Then Cari Mora came out, and readers noticed that the font size was massive , as if the publisher was trying to make a short work look long. It didn't get any better once people started reading those words. Various evildoers are seeking that treasure it's unclear why the government doesn't just seize it , and chief among them is, ugh, Hans-Peter Schneider. Schneider reads like Harris was filling out a villainous Bingo card in a desperate attempt to one-up the iconic Lecter.

He has the bizarre physical abnormality of being totally hairless! He's so evil that he locked his parents in a freezer so he could shatter their frozen bodies with an axe! His day job is maiming women to satisfy the sexual fetishes of his clients! Oh, and he traffics organs! And he carries around a "liquid cremation machine" to dispose of bodies and flush their remains down toilets! And he sings a little theme song when he uses it!

Now, any book can be described in a way that makes it sound dumb, but even the most generous review of Cari Mora suggested that maybe it was bad ironically. Any threat created by Schneider goes out the window when he's described as having a "whiff of brimstone," looking like "a dick wearing glasses," planning to "Creep [the house] with the girl Cari Mora asleep in her hotness upstairs," and working with an associate dubbed "Bobby Joe of the yellow eyes. Cari Mora was ripped apart for having all the signs of a sad cash-in that received less revision than most drunk texts.

At one point, Harris abandons the plot entirely to hype up the bird sanctuary he volunteers at, because that's apparently more interesting to him than writing now. Jesus, if he needed money this badly, he could have just put up a GoFundMe. In , airport scourge James Patterson teamed up with former president Bill Clinton to write a political thriller, or at least to hash out the basics over coffee before their respective underlings wrote it for them. If Duncan flubs this questioning, he could face impeachment.

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That would, of course, be the greatest outrage in American history, because President Duncan is a motherfucking American. This is a man who declares "At a ball game, there is no finer beverage than an ice-cold Bud," and small-minded Republicans want to engage in partisan hackery by questioning his decisions?

What could be more patriotic than blindly trusting the president at all times, especially when he insists that he totally didn't commit sexual miscondu- uh, negotiate with a terrorist? There's a rambling story about stopping a magical virus from annihilating all of America's computers, but this is primarily Clinton fanfic.

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Duncan's basic biographical details are identical to Clinton's, but the manly wish-fulfilling president is also a former ballplayer and accomplished Army Ranger who survived torture in the Gulf War. Oh, and Duncan's wife is dead, but she didn't depart this Earth before telling her friend, "one of the twenty most beautiful women on the planet," to keep Duncan from getting lonely. Read into that what you will. The President Is Missing is full of the usual Patterson inanity that keeps your mom entertained during bathtub wine night, like the classical-music-loving female assassin named Bach who sleeps with her lover "no more than three times a week to maximize his potency.

Craig Cutbirth taught political communications and rhetoric at Illinois State University. Tim Smith is a retired attorney with a lifelong interest in the Constitution. Time Magazine John Moore. This term, group members will read and discuss 16 stories from The Best Mystery Stories of the 19th Century. Beginning with stories in , the entries in this collection trace the origins and evolution of mystery elements familiar to modern readers.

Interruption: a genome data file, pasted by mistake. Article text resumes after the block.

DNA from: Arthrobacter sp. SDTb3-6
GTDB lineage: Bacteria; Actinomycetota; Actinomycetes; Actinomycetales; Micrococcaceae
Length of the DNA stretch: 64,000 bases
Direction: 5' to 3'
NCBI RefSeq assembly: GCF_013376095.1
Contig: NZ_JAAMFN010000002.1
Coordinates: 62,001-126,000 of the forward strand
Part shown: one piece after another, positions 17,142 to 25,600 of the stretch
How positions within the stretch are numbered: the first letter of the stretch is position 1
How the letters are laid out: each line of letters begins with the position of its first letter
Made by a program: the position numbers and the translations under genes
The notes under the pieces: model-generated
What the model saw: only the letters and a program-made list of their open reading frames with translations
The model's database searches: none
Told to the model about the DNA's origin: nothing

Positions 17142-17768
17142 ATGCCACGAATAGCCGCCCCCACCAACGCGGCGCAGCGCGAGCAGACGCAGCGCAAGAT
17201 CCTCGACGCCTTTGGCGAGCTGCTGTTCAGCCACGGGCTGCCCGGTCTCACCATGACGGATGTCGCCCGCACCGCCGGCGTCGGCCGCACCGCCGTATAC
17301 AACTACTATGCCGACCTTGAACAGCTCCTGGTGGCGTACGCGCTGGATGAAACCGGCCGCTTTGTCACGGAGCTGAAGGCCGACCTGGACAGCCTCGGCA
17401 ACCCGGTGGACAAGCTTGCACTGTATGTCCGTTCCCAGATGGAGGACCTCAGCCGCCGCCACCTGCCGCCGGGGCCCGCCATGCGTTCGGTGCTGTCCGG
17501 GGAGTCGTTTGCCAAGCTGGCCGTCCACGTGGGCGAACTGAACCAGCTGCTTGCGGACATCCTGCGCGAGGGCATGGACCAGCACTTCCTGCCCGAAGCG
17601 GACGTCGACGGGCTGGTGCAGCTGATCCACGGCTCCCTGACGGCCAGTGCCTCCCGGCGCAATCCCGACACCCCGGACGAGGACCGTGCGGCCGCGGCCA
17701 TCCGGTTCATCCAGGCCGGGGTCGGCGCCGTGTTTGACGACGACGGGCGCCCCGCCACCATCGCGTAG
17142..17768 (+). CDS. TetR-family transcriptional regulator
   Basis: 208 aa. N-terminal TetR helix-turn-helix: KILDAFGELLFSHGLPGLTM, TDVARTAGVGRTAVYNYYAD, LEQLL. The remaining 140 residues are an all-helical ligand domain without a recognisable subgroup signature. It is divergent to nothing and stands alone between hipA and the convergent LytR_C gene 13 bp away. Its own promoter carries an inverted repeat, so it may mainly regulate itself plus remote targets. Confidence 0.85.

Group members will be expected to read and be ready to discuss two stories, totaling approximately pages, each week. Boston, Houghton Mifflin Harcourt, Bonnie participates actively in the Mystery Stories study group. Paula Kaufman is the University Librarian emerita at the University of Illinois at Urbana-Champaign after spending her career in academic and special libraries and an information-industry startup company. Paula discovered Ellery Queen, Jr.

She has participated in the Mystery Short Story study group since The group will discuss selected readings from Health Affairs, which is the leading journal of health policy thought and research. The peer-reviewed journal was founded in under the aegis of Project HOPE, a nonprofit international health education organization. Health Affairs explores health policy issues of current concern in both domestic and international spheres.

For assistance with library access, please contact the OLLI office. Facilitators: Chuck Van Vorst worked in health care administration for about 35 years. Sallie Miller worked in health care administration for about 30 years.

She has worked in a hospital system, a nursing home, and for a health insurance company. Join the group in reading and discussing world events as seen more broadly than from any other periodical being published today.

Reading material : All participants are expected to have access to The Economist in print or digitally. Student subscription rate is available for short term or annually. Facilitators: Peg Maher, Social Worker, retired after having had many casework and management positions in several organizations family service, juvenile justice, mental health and child welfare and in several states and returned to Champaign in In the s Diana Gabaldon, a scientific researcher living in Arizona, decided to write a fictional book about Scotland in the s.

The result was Outlander , published in It was the first volume of what became, so far, an 8-book series more on the way. The book contains an element of time travel, but is mostly history, romance, and adventure. The book, and the series it started, became a huge hit, but fans had to wait until to see it come to the screen.

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Please be aware that there is some adult content language, violence, and nudity , but that is not the main focus. The group will view two minute episodes 16 total of the STARZ production each week and discuss what we've seen, including the historical context. As time permits, we will watch bonus features about the making of the series. Reading material: Outlander by Diana Gabaldon not required. Cindy loves to do historical research and will provide additional understanding of the context of the story. Don, having lived for years with Joyce, has been hearing a lot about the books and has been enjoying the TV series.

This study group will consist of discussions and hands-on experiences for turning our tech tools -smartphones, laptops, and tablets into writing machines.